Just as a month-long stock market rout seems to have further trashed the concept of a “Great Rotation” from bonds into equities, evidence is emerging that institutional investors may have already begun such a shift.

A strategic re-allocation back to higher-return stocks from safe-haven but low-yielding bonds has been touted as one of the biggest investment themes of 2013.

That theory has been doubly challenged – by the stocks sell-off since the Federal Reserve raised the question of how long it can keep its cash taps open, and by the lack of hard evidence of a shift out of bonds.

Until now, the available data showed the flows driving stocks have come out of money markets, not fixed income.

So the latest data from the Fed offers probably the first significant evidence that a meaningful bonds-to-stocks shift at least began in the first quarter among U.S. pension funds.

The Fed data showed U.S. pension funds and insurance companies bought $13 billion of equities and sold $10 billion of bonds overall in a move driven by private pension funds.

While this switch may be small, it helped boost the equity weightings of U.S. pension funds and insurance companies – a $25 trillion industry – to 45 percent at the end of the first quarter, the highest level since 2007, according to JP Morgan.

This suggests that a secular switch back to equities among investors such as pension funds may have been supporting the asset class through the reappraisal of Fed policy intentions.

“People are realizing the value equities are bringing relative to bonds right now – you see that in equity risk premium or in earnings yields,” said Grant Bowers, portfolio manager at Franklin Equity Group.

“Great rotation is something that is going to play out in the next 5-10 years. It’s not something that is going to play out overnight. It’s going to be a slow tailwind behind equity markets. There’s a lot of buying power on the sidelines.”

Even after the shakeout in stocks, this year’s total return in equities still far outpaces that of other asset classes.

Compared with an 8 percent gain in the MSCI All-Country equity index, benchmark U.S. Treasuries lost 2.2 percent and corporate bonds fell 1 percent.

Equity risk premium – which measures how much investors are being compensated for buying equities over risk-free government securities – stands at around 6-7 percent for U.S. stocks, nearly double the 110-year average, according to Credit Suisse.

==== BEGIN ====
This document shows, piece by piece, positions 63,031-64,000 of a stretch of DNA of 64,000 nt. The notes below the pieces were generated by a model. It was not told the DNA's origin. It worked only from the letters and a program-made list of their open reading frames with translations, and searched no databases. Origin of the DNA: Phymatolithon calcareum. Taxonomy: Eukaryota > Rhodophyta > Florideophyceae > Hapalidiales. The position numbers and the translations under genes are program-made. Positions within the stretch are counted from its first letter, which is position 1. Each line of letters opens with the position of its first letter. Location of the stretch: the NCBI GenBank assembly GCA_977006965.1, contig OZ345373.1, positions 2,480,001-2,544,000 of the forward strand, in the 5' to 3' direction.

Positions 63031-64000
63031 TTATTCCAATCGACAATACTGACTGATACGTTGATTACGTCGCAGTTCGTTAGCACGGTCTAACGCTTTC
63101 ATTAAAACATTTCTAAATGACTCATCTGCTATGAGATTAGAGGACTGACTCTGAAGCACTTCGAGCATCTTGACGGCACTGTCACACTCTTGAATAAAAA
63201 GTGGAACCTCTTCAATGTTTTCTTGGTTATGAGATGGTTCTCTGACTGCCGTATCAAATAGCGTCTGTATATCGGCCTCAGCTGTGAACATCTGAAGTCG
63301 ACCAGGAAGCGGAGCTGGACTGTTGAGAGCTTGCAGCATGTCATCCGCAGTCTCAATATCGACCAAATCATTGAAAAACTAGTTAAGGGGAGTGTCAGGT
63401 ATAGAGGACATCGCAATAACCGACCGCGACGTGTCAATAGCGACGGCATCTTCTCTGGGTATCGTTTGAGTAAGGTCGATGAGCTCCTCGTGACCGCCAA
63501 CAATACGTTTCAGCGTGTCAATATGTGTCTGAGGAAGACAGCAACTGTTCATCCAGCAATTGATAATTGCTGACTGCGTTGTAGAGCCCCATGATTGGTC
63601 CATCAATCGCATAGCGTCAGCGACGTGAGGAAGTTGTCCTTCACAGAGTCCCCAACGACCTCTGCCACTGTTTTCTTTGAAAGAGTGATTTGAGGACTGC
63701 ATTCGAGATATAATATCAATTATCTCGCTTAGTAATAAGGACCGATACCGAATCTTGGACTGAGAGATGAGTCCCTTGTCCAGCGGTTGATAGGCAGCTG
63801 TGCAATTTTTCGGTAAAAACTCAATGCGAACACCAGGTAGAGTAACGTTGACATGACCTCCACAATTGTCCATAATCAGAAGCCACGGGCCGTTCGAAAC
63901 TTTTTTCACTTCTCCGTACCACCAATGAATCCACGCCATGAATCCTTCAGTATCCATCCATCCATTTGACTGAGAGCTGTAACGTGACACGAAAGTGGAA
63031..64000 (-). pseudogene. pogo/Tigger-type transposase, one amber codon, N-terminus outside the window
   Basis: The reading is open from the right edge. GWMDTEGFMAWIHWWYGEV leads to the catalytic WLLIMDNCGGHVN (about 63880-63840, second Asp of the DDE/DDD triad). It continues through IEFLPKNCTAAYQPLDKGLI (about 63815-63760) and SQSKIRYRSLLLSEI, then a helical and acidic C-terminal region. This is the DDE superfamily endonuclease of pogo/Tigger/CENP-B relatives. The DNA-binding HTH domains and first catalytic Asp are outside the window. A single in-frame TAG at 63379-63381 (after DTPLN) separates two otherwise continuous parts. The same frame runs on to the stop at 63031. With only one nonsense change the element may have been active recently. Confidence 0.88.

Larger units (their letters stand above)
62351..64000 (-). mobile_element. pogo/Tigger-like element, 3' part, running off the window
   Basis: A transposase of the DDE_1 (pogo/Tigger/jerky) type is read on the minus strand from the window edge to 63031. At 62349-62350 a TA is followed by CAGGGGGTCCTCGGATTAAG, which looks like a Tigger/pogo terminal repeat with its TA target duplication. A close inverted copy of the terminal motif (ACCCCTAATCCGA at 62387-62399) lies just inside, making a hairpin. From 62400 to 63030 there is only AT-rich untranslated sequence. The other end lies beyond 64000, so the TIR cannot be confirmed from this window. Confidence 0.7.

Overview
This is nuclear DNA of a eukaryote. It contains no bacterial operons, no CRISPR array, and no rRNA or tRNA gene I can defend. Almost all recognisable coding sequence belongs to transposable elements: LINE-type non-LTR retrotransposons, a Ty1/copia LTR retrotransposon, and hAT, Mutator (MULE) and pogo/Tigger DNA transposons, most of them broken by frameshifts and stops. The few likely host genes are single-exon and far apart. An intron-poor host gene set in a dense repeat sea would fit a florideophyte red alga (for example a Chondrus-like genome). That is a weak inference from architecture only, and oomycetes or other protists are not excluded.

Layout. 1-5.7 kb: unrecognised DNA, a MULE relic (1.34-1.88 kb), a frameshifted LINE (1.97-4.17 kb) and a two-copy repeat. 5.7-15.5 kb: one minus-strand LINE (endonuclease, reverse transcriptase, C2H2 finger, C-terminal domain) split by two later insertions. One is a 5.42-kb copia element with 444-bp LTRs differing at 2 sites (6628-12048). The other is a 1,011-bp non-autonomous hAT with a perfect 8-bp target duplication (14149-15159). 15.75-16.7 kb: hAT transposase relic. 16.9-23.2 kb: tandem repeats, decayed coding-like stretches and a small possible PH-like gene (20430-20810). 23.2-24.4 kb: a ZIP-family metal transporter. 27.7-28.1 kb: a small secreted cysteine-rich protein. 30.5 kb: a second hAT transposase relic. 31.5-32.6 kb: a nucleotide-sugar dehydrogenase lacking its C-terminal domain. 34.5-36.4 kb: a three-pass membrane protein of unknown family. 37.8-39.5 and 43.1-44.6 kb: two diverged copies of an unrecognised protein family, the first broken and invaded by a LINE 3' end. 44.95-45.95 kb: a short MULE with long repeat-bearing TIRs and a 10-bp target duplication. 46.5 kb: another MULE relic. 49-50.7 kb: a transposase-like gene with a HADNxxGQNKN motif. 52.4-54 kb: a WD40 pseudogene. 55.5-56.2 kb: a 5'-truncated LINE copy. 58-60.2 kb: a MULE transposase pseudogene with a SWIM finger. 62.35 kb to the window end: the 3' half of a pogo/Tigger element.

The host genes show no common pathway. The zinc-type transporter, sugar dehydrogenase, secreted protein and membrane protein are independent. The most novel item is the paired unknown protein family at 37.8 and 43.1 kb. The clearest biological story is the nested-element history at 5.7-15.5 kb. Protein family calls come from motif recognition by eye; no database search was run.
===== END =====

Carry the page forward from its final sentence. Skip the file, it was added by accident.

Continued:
Data from Bank of America Merrill Lynch shows bond funds had an outflow of $14.5 billion in the week ending Wednesday, the second largest on record. Less money flew out of equity funds, at $8.5 billion.

Pension funds and insurers are making an important shift in strategy after they spent five years offloading equities to reduce risks highlighted by the global financial crisis.

As they increased safe but low-yielding bonds, their funding holes grew wider and they are under pressure to plug the gap with stocks that offer the prospect of higher returns.


Moves by some of the world’s biggest institutional investors add weight to the talk of an institutional move out of bonds.

Norway’s sovereign wealth fund, which has always been a strong buyer of stocks, has 62.4 percent of its portfolio in equity holdings, near a record high, while its bond weighting had fallen to a record low of 36.7 percent as of end-March.

Japan’s public pension fund (GPIF), the world’s largest with a pool of $1.1 trillion, announced last week it is increasing its Japanese stocks allocation to 12 percent of its portfolio from 11 percent, while lowering its weighting in domestic government debt to 60 percent from 67 percent.

This may be only the beginning. For GPIF to eventually have the bond-weighting of Norway, it would have to pull 27 trillion yen ($272 billion) from the Japanese government bond market.

That would be more than half the amount of additional JGBs that the Bank of Japan has pledged to buy this year under its stimulus programme.

At the same time, GPIF would have to invest another 45 trillion yen ($454 billion) in equities to match the portfolio of international peers such as Norway.

“In the institutional world, we would concur there are tentative signs,” said Alan Higgins, chief investment officer at private bank Coutts. “Equities are under-owned at institutions. They are rebuilding. You are likely to see more of this over time.”

(Editing by Ruth Pitchford/Catherine Evans)